Blog-friend Sian posted today about the poem He Wishes for the Cloths of Heaven by W.B. Yeats. It reads:
Had I the heavens' embroidered cloths,
Enwrought with golden and silver light,
The blue and the dim and the dark cloths
Of night and light and the half-light,
I would spread the cloths under your feet:
But I, being poor, have only my dreams;
I have spread my dreams under your feet;
Tread softly because you tread on my dreams.
I found the poem touched me, as a parent. Because I've been thinking a lot about how the children grow. And whether they will ever appreciate or understand or be touched by all the dreams we have for them.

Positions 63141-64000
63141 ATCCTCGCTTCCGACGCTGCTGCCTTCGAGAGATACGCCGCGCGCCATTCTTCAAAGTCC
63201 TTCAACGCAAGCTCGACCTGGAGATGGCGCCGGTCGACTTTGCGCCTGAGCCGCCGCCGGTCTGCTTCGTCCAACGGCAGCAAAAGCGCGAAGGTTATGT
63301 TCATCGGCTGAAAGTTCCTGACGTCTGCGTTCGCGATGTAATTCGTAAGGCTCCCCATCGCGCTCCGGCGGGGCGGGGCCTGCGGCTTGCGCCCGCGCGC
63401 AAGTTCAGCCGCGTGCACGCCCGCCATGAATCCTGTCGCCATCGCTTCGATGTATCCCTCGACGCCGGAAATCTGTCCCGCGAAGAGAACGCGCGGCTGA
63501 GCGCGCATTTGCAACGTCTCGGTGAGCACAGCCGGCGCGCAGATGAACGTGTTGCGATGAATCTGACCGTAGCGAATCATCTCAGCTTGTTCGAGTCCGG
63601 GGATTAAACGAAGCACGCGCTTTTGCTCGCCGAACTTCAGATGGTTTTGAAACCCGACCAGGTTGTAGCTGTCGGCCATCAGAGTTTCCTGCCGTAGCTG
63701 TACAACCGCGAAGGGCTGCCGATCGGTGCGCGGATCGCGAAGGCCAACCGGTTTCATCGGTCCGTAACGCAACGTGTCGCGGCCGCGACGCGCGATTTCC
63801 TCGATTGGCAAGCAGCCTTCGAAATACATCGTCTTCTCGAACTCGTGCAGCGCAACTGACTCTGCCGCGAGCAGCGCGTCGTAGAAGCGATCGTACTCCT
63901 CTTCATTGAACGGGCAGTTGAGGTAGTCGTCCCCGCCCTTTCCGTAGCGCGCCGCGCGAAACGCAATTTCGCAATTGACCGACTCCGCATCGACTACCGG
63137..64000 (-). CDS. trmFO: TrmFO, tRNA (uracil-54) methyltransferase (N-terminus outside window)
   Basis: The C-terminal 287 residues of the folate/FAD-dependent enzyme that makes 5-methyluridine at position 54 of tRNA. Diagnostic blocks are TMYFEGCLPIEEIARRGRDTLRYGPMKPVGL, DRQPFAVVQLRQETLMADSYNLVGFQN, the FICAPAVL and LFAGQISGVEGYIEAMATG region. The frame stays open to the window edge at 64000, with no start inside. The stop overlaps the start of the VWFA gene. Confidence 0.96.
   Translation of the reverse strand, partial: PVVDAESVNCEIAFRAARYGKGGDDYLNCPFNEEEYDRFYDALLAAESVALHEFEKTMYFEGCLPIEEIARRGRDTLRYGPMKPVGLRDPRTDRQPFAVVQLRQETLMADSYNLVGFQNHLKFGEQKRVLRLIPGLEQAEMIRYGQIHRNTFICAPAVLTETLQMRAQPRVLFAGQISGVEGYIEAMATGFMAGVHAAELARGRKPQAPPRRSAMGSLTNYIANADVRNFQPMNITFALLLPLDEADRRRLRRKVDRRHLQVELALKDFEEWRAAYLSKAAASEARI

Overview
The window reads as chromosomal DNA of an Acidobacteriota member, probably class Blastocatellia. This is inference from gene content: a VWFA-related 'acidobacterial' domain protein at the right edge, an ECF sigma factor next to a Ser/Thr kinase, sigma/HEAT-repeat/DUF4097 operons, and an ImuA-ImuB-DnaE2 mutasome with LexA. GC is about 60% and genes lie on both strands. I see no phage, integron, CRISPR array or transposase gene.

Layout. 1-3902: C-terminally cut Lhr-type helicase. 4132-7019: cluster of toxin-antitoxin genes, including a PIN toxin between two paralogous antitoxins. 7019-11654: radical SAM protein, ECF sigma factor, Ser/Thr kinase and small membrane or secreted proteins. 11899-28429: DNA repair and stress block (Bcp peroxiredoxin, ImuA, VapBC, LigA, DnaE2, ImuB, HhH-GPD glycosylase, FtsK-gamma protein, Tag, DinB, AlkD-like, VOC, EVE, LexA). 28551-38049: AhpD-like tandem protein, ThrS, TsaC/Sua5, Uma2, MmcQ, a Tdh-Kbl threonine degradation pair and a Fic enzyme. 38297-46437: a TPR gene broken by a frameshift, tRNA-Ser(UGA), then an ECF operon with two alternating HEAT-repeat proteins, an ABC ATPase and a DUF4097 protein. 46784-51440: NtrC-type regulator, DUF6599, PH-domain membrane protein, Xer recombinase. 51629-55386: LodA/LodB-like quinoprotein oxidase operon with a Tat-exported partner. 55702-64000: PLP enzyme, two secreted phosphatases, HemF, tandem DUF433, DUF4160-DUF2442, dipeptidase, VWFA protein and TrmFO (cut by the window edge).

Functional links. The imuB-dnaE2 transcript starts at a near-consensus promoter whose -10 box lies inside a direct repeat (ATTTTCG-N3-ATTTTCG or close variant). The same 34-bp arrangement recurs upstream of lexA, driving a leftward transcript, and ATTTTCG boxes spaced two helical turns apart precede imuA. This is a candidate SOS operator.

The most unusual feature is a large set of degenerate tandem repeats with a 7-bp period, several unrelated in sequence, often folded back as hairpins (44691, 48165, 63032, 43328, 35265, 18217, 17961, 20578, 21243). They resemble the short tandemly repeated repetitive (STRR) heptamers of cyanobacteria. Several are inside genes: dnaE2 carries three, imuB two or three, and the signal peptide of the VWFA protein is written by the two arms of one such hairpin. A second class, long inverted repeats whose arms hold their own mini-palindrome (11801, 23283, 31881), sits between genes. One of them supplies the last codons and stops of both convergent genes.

Because last week, while helping my boy study for the art history part of his sculpture final exam, I realized that some of what we have done for him really did sink in. Even though at the time, he looked bored and annoyed that we were dragging him all around the world. Because he would rather be home with his friends or playing play-station than wandering around Paris or Budapest or Prague. But then, while discussing Frank Gehry, he said "I remember we walked by that dancing building all the time in Prague, and we saw the Disney Music Hall in L.A." And later, when explaining how Dale Chihuly had a "full ride scholarship" to Murano, he recalled our visit to that island near Venice and also the Chihuly sculpture he had seen in Seattle last summer. My boy, the soccer player, had something to say about Rodin, too, and Deborah Butterfield. Because we dragged him through those art museums and cities all around the world. Because we spread those dreams beneath his feet. And now, it seems, they've given him wings.